The competition between online and offline retail is heating up. Online contender Amazon has reached $34 Billion in sales while brick and mortar Walmart dwarfs that with its $300+ Billion in sales. Doesn’t seem like much of a match, but as the charts below reveal, Amazon is growing quickly riding the crest of advancing technology and changes in consumer shopping culture.
The growing clash between these two iconic companies tells us a lot about where we are in the evolution of retail shopping. The battle may not be about which company is best, but about how people want to shop.
Mobile and ecommerce have big implications for POS and POP. Already shoppers are visiting Best Buy, Walmart, and other stores to check products, then going online instead to buy them via Amazon or eBay. It’s one more challenge for POP marketing but an exciting one calling for innovative POP solutions.
Eretail Picking Up Steam
eretail has everything going for it. Forrester Research forecast eretail to grow to grow 62% to $326 Billion in 2016. (emarketer says 361 Billion just for B2C commerce). Both Walmart and Amazon are trying to lead the eretail revolution. Some suggest Amazon will reach $100 Billion in sales by 2016. Does the company have a world domination plan?
How Important is the Future?
Both companies have tremendous strengths. While Walmart’s brick and mortar operations are a drain on revenue, current ecommerce stats show physical stores actually aid ecommerce sales. But will that be true 5 years from now when both companies have to cut costs to the bone? Is the real issue the number of distribution centres each has and how quickly they can fulfill orders? If so, Amazon will have to wake up and build plenty of new distribution centres.
I recently read one research report that suggested that the reason for a company’s success wasn’t their management, sales team, innovation, or employees. Instead, the number one reason businesses succeed is the fact they were riding on a wave of technological or cultural change. Amazon then, with its multitude of web properties appear to be better positioned than Walmart to dominate global, US and Canadian retail. This chart shows how it is outpacing the industry.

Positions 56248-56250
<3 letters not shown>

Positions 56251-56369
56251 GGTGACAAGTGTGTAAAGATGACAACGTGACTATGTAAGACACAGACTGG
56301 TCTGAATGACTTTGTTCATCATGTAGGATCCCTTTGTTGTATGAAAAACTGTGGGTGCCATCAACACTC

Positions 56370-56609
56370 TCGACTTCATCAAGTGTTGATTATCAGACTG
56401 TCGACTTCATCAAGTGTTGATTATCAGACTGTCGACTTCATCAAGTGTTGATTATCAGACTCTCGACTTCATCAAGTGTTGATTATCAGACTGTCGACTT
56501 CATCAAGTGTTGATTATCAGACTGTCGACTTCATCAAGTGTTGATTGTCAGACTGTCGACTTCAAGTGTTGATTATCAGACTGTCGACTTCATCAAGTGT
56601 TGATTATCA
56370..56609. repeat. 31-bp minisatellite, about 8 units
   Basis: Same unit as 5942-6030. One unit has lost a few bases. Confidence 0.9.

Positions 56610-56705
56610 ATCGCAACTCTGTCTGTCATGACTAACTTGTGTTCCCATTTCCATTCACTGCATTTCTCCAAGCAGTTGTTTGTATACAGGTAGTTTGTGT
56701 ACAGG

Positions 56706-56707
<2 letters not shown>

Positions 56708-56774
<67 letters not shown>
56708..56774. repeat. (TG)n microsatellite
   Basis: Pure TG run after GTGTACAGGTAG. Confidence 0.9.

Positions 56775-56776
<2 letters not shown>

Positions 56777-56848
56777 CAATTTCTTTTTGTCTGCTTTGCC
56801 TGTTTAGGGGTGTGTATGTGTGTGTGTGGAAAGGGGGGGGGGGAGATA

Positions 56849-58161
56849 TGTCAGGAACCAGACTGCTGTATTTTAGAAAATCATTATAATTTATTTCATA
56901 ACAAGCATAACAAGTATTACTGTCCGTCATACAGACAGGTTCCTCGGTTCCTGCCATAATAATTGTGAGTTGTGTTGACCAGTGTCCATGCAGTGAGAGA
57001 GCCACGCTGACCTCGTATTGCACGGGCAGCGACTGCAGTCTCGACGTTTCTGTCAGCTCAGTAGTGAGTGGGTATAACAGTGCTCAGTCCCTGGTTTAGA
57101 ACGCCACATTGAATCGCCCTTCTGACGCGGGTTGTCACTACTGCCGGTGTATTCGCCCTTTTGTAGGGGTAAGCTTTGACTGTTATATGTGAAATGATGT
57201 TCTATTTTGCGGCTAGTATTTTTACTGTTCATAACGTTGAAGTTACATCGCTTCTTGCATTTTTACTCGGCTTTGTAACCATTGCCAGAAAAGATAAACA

While Walmart is selling more via its website and is now offering same day shipping, Amazon is not opening up retail stores. That fact alone may tell you who is going to win this battle. Amazon is the underdog and its recent financial reports revealed a substantial loss, which can scare off investors.
Is the Tablet the only way Consumers will Shop Online?
Amazon just launched its latest Kindle tablet. Was it a return to its roots as an online book seller or a strategy against Google who might shut them out of eretail if they don’t come up with a device to compete with the Nexus tablet? Besides competing with Google, Amazon is fragmenting into other areas such as Amazon Prime Video (Netflix going out of business because they can’t acquire content — will that be Amazon’s fate too?). Amazon with its A9 cloud based search engine has potential to provide product search service to millions of ecommerce sites – a great way to build its own sales network online, but Amazon hasn’t promoted it.